schoolsportThe wellbeing of British children has improved across most areas in the past five years but they still lag behind many of their European neighbours, according to the latest Unicef rankings.

The United Nations charity considered five areas: children's material wellbeing (how they are affected by poverty and material deprivation) health and safety, education, behaviour and housing conditions.

Based on these calculations the UK now ranks 16th out of 29 developed countries, a major improvement on last place (21st) in the 2007 table. Holland remain the top country for child wellbeing, followed by Norway and Iceland.

Improved wellbeing risked by cuts
However, Unicef UK warned that the improvements seen in recent year are at risk of being reversed by coalition cuts. It added that "since 2010 the downgrading of youth policy and cuts to local government services are having a profound negative effect".

Anita Tiessen, deputy executive director of Unicef UK, said: "There is no doubt that the situation for children and young people has deteriorated in the last three years, with the government making policy choices that risk setting children back in their most crucial stages of development."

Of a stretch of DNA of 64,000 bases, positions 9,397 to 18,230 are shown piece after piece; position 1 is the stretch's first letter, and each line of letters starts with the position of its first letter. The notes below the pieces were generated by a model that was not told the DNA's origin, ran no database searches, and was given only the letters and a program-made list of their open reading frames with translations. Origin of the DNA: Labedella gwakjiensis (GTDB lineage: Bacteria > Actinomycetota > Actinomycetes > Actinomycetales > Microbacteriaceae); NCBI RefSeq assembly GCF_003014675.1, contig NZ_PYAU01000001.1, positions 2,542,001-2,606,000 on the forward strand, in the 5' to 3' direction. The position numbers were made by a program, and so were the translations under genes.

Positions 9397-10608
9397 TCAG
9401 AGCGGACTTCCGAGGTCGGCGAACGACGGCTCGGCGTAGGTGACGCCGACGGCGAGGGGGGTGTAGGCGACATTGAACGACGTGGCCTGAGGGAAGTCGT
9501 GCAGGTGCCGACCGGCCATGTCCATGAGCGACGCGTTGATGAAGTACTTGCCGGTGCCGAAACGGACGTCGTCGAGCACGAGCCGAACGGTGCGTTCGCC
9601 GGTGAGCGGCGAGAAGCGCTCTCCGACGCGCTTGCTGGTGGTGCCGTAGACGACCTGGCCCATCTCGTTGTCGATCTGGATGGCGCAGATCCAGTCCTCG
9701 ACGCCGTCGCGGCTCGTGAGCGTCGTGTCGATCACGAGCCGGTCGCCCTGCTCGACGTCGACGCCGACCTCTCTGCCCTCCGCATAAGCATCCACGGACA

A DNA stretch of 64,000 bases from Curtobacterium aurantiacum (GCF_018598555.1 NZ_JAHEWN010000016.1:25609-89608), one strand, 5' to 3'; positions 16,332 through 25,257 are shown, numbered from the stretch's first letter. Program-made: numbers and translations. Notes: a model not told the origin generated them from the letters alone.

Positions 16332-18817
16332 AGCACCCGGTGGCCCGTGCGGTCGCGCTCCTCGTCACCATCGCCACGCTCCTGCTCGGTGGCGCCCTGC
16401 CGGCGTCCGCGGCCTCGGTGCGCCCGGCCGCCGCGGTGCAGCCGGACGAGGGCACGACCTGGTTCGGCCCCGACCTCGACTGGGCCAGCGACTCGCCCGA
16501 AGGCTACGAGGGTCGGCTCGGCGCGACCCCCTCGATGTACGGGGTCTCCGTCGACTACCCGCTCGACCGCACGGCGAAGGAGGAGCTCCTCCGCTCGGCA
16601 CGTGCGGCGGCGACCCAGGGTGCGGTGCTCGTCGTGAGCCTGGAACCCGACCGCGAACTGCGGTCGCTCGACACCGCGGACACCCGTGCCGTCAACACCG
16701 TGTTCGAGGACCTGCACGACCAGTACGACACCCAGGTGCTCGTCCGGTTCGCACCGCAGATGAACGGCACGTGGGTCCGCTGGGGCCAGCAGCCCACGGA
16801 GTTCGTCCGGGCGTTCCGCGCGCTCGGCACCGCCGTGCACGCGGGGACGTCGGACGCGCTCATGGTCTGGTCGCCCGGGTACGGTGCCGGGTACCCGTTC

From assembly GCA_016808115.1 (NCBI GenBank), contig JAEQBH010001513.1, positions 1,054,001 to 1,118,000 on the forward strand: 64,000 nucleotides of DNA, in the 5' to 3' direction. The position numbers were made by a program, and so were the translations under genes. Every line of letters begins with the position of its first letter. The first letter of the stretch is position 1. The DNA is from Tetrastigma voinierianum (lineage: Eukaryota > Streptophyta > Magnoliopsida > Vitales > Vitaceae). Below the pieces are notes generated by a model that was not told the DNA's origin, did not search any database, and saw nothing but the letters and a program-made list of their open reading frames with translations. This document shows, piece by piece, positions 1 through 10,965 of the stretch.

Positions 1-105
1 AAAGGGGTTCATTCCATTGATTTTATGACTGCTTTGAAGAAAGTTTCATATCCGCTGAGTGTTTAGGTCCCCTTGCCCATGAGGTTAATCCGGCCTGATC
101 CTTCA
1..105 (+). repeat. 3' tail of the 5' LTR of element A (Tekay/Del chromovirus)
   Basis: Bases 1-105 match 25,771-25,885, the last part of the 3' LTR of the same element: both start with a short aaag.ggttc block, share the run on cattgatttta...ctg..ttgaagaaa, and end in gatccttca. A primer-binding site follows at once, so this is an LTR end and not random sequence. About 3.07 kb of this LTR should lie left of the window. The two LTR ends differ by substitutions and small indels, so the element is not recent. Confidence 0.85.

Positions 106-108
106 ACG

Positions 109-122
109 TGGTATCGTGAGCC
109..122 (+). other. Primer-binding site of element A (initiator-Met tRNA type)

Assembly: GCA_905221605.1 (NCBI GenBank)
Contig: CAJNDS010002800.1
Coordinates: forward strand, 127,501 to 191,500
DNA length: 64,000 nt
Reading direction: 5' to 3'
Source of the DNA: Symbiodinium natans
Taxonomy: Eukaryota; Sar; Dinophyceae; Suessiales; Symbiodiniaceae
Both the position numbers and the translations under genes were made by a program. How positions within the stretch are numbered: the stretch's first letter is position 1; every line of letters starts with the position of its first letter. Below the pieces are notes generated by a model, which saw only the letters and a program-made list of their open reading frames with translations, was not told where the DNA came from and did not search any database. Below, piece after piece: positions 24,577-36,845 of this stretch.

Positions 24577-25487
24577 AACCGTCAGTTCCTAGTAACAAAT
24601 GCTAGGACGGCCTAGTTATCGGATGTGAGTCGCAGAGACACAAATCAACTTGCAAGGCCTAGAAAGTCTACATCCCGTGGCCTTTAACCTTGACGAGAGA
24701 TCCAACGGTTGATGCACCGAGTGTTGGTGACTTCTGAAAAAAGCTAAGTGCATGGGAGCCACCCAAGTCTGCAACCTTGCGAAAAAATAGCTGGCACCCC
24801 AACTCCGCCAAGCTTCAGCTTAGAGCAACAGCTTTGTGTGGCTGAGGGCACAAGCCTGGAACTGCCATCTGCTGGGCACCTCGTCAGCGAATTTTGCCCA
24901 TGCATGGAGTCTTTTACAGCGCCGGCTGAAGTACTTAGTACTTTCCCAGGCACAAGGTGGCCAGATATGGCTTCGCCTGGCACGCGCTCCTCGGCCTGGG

Low teen wellbeing
The Children's Society backed this need for concern about the effects of the cuts as well as the low wellbeing among teenagers identified in the report.

"It is far too easy to assume that teenagers aren't as vulnerable as younger children or don't need as much support," said Lily Caprani, director of communications and policy at the charity.

Unicef's report suggests there was an overall general improvement in UK children's experiences, with a fall in young people who are overweight, from more than 15% to a little over 10%, and an increase in children's level of 'life satisfaction'.

Lowest levels of further education
Yet the report equally identifies figures showing the UK as having the lowest rates of further education in the developed world, with fewer than 75% of young people studying, compared with more than 80% in other populous developed countries.

The UK's continued low ranking also took account of figures showing rising teenage UK pregnancy rates, although more recent figures suggest these are now falling.

Determined to improve opportunities for children
Responding to the figures, a spokesman for the government said: "The data used in this report, which all relates to 2010 and earlier, underlines the urgent need for the government's reforms. We are determined to improve opportunities for children in this country."

He also highlighted the coalition's early education programme and investment in traineeships and apprenticeships.

Read the full report at 

Posted 10/04/2013 by